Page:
Behind the scenes: A day at The Driskill

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by REBEKAH HOOD / KVUE.com and photojournalist NICK BLACKHALL and editor JAYSON OAKS

kvue.com

Posted on June 7, 2013 at 3:59 PM

Updated Monday, Dec 16 at 2:48 PM

AUSTIN -- The Driskill Hotel, arguably one of Austin’s most recognizable landmarks, turns 125-years-old this year. You've probably passed by the hotel or been inside for a nice stay or a drink at the bar, but do you know all of its secrets? KVUE got a behind-the-scenes look at things the public rarely gets to see.

Colonel Jesse Lincoln Driskill, a wealthy cattle baron and businessman, purchased the land the future Driskill Hotel would be built on for $7,500 in 1884. Two years later, The Driskill was born.

In 1895, five years after Colonel Driskill’s death, another cattle baron and banker bought the hotel. Inside the hotel lobby, he opened American National Bank, part of which remains today.

“The vault was the actual bank vault, so it’s been here since 1895," said KVUE's tour guide, Laura Heathcott. She is the director of social media and reputation management for The Driskill. "We still have the original door on it; it’s heavy. If guests want to store things in there now, we will, but lots of people just like to go check it out, and take a picture, and imagine what it was like in Wild West Austin.”

The bank vault features the original flooring and bricks, as well as double doors.

"So it is not a place that you want to mess with,” Heathcott said.

Another famous feature of the lobby is the ornate stained-glass skylight.

“This skylight was installed in the 1950s. Prior to the 50s when there was no air conditioning, this was an open rotunda extending to the fourth floor with a domed skylight up there at the top,” Heathcott said.

The grand staircase leading from the lobby up to the mezzanine carries one of the hotel’s most mysterious stories. 

"Driskill legend tells that around the turn of the century, there was a political event happening up on the mezzanine level, and a politician’s four-year-old daughter was playing with her ball up on the mezzanine. The ball fell down the grand staircase, to which she chased the ball and tragically fell to her death,” Heathcott said.

That little girl is believed to be the subject of a painting on the fifth floor of the hotel.

“Over the years, we’ve had various accounts, both from employees here at the hotel and guests, that they’ve heard balls bouncing and giggles from little girls coming from various parts of the hotel. We’ve had several accounts over the years of friendly ghost encounters…We like to think of it as friendly, friendly ghosts,” Heathcott said.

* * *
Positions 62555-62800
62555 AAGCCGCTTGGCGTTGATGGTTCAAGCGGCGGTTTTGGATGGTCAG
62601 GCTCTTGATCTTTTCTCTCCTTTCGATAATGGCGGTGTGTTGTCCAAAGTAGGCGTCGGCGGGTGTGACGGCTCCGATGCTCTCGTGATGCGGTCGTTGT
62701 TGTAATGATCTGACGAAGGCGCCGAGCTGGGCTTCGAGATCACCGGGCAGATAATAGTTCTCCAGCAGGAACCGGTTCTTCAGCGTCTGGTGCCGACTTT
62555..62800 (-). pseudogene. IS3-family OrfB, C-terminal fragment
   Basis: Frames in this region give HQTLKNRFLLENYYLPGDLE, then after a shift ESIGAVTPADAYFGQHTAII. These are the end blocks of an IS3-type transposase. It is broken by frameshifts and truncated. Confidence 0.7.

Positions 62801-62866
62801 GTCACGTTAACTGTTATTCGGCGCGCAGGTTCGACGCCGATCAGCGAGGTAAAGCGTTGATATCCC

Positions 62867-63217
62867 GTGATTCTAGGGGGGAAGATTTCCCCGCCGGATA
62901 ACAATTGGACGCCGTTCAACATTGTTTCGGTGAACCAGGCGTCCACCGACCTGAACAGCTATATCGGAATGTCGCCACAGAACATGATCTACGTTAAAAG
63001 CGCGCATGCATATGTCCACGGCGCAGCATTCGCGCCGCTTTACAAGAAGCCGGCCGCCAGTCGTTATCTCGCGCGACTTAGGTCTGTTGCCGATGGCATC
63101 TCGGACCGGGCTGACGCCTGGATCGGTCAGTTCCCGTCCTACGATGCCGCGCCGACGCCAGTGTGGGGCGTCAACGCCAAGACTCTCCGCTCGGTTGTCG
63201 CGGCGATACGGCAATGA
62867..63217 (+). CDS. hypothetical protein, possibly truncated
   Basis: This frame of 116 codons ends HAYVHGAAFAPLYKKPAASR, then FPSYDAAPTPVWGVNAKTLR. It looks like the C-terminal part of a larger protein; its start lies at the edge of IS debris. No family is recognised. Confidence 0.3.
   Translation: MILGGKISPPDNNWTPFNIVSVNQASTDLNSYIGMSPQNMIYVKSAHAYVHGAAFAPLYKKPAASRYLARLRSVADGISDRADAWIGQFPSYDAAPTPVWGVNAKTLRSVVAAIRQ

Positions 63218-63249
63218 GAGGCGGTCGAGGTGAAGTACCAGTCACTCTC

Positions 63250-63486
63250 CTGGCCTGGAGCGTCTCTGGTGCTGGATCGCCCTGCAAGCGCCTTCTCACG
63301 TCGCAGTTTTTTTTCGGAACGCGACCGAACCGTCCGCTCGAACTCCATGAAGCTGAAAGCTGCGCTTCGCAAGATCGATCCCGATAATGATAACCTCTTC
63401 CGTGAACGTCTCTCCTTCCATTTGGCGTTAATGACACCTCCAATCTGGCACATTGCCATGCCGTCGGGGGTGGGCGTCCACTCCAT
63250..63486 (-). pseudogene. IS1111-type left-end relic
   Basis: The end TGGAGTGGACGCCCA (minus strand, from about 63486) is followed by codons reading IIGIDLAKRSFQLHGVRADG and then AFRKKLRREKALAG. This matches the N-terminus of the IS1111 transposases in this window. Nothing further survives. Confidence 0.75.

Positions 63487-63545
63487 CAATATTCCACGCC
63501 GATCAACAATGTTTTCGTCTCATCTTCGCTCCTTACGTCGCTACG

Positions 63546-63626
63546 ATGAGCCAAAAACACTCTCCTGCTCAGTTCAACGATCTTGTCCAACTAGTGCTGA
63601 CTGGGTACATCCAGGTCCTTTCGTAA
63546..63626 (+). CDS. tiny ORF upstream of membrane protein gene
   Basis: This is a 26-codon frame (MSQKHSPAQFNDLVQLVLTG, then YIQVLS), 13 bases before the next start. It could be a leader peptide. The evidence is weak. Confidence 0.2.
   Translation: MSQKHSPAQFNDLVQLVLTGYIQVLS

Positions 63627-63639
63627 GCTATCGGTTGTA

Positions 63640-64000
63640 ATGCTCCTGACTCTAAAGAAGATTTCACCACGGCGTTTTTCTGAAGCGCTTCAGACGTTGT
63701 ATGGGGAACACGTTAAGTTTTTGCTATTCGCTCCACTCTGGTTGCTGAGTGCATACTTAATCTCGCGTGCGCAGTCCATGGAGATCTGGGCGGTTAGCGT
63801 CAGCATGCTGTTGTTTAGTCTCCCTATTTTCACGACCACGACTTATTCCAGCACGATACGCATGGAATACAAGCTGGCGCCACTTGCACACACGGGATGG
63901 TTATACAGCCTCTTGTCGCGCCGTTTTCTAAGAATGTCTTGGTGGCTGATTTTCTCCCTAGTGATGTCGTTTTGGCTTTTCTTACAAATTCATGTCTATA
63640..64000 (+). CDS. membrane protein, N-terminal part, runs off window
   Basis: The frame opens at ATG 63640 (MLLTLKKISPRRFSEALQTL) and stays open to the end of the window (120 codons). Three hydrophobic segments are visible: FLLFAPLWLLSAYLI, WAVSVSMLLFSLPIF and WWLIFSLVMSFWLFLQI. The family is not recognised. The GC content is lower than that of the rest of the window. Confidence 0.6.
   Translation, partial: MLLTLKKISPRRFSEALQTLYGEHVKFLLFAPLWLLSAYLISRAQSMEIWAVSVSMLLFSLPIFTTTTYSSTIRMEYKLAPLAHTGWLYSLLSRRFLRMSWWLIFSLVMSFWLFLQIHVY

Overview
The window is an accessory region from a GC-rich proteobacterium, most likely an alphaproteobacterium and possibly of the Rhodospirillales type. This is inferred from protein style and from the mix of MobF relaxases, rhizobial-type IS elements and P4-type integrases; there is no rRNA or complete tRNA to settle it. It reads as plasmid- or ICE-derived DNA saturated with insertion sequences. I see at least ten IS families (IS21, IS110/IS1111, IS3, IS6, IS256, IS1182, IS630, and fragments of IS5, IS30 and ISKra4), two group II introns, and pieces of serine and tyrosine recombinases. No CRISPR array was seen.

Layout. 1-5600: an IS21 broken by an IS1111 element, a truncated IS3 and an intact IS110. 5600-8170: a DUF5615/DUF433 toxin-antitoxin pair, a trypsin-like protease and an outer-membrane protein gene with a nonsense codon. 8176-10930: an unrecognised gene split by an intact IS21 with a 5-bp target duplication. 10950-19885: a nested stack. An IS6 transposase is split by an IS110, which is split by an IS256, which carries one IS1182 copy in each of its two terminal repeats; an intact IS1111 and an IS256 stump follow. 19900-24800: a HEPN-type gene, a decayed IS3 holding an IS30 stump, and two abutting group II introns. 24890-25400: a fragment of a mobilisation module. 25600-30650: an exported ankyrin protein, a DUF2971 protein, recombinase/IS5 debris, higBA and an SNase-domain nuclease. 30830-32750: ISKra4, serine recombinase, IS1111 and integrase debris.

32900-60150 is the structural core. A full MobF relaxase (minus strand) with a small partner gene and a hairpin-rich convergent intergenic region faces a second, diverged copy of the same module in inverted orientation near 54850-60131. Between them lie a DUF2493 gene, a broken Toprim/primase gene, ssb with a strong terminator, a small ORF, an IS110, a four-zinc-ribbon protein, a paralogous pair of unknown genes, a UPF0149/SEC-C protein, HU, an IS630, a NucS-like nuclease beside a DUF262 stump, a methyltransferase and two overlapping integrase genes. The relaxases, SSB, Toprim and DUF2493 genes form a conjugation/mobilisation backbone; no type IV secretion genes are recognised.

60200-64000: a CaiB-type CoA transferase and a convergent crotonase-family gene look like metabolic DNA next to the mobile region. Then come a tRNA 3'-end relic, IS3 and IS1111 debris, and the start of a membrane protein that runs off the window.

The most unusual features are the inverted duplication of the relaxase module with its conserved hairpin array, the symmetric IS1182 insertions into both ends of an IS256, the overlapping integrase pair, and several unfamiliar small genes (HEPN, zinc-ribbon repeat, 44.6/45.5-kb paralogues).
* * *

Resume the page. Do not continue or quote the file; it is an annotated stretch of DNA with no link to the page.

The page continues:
Once on the hotel’s mezzanine level, KVUE toured the magnificent Maximilian Room that contains eight mirrors alluding to a sorrowful story.

“These mirrors were commissioned for Emperor Maximilian of Mexico...There is a bust with the likeness of his beautiful wife, Carlota’s, face on each and every one of these mirrors,” Heathcott said.

Maximilian and his wife left Europe to rule Mexico in 1864, but soon encountered resistance from the Mexican people. When Napoleon III decided to pull his troops out of the country, Maximilian and Carlota found themselves stranded. Carlota journeyed to Europe in the hopes of getting assistance, but while there, her husband was executed in Mexico in 1867. Carlota is said to have been declared mentally insane, and she died in confinement in 1927.

Carlota's memory is now forever ingrained into each of the gold-leafed mirrors in the Maximilian Room that often houses joyous weddings, in spite of Emperor Maximilian and his wife’s tragic demise. 

Upstairs, The Driskill offers several luxurious suites that contain antique furniture and boast a comfortable, yet sophisticated feel.

KVUE first toured the Brazos Suite.

“First thing I’d like to point out is the high ceilings and the floor-to-ceiling windows on the walls," said Heathcott. "We’ve got French doors leading to an outdoor terrace that overlooks Brazos Street…The great thing about this terrace is you can see 6th Street, but you’re overlooking Brazos, so you get the great ambiance of street-side view without the noise that comes with the busy nightlife on 6th Street…It’s got ambiance and a little bit of history coupled in with the soft blue colors, it’s a very relaxing suite.”

The Brazos Suite also displays some old maps of Texas, as well as a mini bar for entertaining which holds antique silver bar ware. 

Next was the Yellow Rose bridal suite.

"Brides love getting ready in here. It’s the perfect light for that,” Heathcott said once inside the cheery room.

Brides can also make use of the suite’s full-length mirrors, canopy bed draped with elegant imported fabric and antique vanity.

Much of the furniture in The Driskill is antique.

“A lot of these pieces are very dated, beautiful treasures here at The Driskill Hotel...The vanity in the bathroom (of the Yellow Rose suite) has a signature ‘D’ carved into the top of it. Lots of furniture in The Driskill does," Heathcott said.

Those D's are a simple mark symbolizing the enormous legacy of a Texas treasure.

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